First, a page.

Now that I have more info abt your background... For the bank account, choose one with low cost / fees and charges, and free ebanking, atm, then interest % as the 2nd criteria. Usually its 3k or 500 min balance. Check that your parents have medical and hospital insurance. If they dont have, buy asap. Who pays for it is another question, but it will help in the long run. Buy before they get diagnosed with health issues that commonly affect elderly. Choose b2 coverage at least
Takingstock @
Takingstock @

14 Jun 2019

After these two are addressed then I think you can think about using the rest of the 20k in the best way to finance your university education. Its most important is to make sure you can get the degree and not fail because you cant afford it. I might suggest split the balance three ways (cash / ssb / investment) prioritize investments so you get bang for the buck. You might think of it as can I get the passive interest / dividends to pay for own allowance without adding to family burden
Zeeeee
Zeeeee
Level 5. Genius
Updated on 14 Jun 2019

No doubt there's merit in Gabriel Tham's answer, I am a little more risk adverse and would dabble in various forms of investments. Ultimately, it's a matter of your risk appetite. What is risk appetite? Simply put, will it be fine if the sum of money you invested dwindle over the many years (with a potential but without guarantee of recovering fully)? If you're okay with allocating a small fraction of your cash worth to that purpose, I would say now is the best time for you to learn and explore. You might not have the time after NS whilst in Uni or in the workforce to do so. SSB is definitely one solid option (higher rates than your SAYE and inherently similar liquidity as your SAYE). The Astrea V minimum investment amount is 2K which might be quite a huge sum for your case.. if you're getting SSB of about 3k, I'd suggest you allocate another 2+k to stocks -- but don't go for a basket of them, go for a single company you believe strongly in!! gotta do your research for this. Other options are worth considering (ie P2P or Robo) but ultimately it depends on your risk appetite. Use these two years to learn and experiment!:)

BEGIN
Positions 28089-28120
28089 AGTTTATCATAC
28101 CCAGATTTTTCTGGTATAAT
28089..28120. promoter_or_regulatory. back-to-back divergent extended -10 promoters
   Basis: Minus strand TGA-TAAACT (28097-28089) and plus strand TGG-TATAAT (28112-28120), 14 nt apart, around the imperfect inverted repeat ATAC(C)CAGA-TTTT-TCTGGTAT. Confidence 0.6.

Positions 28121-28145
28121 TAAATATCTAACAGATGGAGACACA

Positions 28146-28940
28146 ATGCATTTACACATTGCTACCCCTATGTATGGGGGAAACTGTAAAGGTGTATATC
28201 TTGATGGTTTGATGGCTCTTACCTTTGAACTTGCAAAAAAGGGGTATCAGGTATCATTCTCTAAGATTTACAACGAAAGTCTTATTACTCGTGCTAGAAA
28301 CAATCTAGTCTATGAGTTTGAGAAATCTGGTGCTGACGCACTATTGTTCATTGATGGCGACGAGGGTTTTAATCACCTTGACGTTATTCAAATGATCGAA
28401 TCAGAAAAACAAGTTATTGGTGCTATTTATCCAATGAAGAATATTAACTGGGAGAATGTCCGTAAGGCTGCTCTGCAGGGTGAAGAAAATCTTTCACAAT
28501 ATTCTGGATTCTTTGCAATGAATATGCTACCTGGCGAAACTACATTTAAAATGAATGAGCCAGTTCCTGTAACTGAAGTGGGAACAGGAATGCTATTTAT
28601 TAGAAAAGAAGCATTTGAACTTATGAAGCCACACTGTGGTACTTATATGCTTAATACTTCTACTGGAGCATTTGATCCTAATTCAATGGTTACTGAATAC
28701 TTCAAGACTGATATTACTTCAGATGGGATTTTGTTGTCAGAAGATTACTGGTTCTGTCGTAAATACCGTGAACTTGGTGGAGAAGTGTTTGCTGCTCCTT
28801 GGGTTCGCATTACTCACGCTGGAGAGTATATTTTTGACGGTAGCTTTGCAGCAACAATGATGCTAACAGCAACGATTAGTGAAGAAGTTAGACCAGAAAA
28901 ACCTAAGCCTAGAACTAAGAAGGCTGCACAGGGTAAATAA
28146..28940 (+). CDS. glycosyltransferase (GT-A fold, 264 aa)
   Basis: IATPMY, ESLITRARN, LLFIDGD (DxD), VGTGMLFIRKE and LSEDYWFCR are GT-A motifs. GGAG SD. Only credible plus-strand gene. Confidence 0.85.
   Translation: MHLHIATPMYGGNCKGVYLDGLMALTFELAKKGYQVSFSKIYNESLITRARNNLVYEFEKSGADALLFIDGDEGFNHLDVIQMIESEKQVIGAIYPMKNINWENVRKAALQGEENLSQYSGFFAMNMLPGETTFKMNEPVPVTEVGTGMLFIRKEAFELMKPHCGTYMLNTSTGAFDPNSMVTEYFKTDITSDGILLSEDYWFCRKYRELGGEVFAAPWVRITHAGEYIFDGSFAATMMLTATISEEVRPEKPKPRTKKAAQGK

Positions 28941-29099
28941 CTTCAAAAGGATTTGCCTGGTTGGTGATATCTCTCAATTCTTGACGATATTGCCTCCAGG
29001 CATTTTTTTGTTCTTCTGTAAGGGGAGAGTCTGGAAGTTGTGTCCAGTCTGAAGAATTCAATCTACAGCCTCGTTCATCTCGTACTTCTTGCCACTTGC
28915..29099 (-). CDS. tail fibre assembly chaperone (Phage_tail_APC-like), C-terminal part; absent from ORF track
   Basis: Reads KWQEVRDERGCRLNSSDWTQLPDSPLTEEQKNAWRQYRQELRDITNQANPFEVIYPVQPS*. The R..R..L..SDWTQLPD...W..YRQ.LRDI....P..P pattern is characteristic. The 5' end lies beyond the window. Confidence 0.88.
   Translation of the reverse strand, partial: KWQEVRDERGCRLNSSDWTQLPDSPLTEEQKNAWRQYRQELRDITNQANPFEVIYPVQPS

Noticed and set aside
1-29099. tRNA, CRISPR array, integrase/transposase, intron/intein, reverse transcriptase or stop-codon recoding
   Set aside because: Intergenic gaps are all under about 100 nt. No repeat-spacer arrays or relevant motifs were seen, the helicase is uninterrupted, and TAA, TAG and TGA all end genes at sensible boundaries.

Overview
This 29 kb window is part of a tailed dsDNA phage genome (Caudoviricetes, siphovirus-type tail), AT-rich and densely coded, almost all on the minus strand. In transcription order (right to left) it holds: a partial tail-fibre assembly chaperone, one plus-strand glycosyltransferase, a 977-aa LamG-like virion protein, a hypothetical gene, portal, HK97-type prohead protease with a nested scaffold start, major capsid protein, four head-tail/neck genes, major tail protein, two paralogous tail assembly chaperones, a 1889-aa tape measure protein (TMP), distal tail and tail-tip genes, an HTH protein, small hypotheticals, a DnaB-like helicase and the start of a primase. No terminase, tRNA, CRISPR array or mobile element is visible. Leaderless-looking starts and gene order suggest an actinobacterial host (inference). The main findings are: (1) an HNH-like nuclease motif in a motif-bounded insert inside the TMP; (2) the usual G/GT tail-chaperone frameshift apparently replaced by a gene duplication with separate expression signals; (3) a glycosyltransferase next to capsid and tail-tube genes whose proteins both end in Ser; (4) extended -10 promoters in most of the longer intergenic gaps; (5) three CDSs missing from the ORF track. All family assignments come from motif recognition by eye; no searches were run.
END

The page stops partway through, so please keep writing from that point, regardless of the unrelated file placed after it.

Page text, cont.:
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Zeeeee
Zeeeee

14 Jun 2019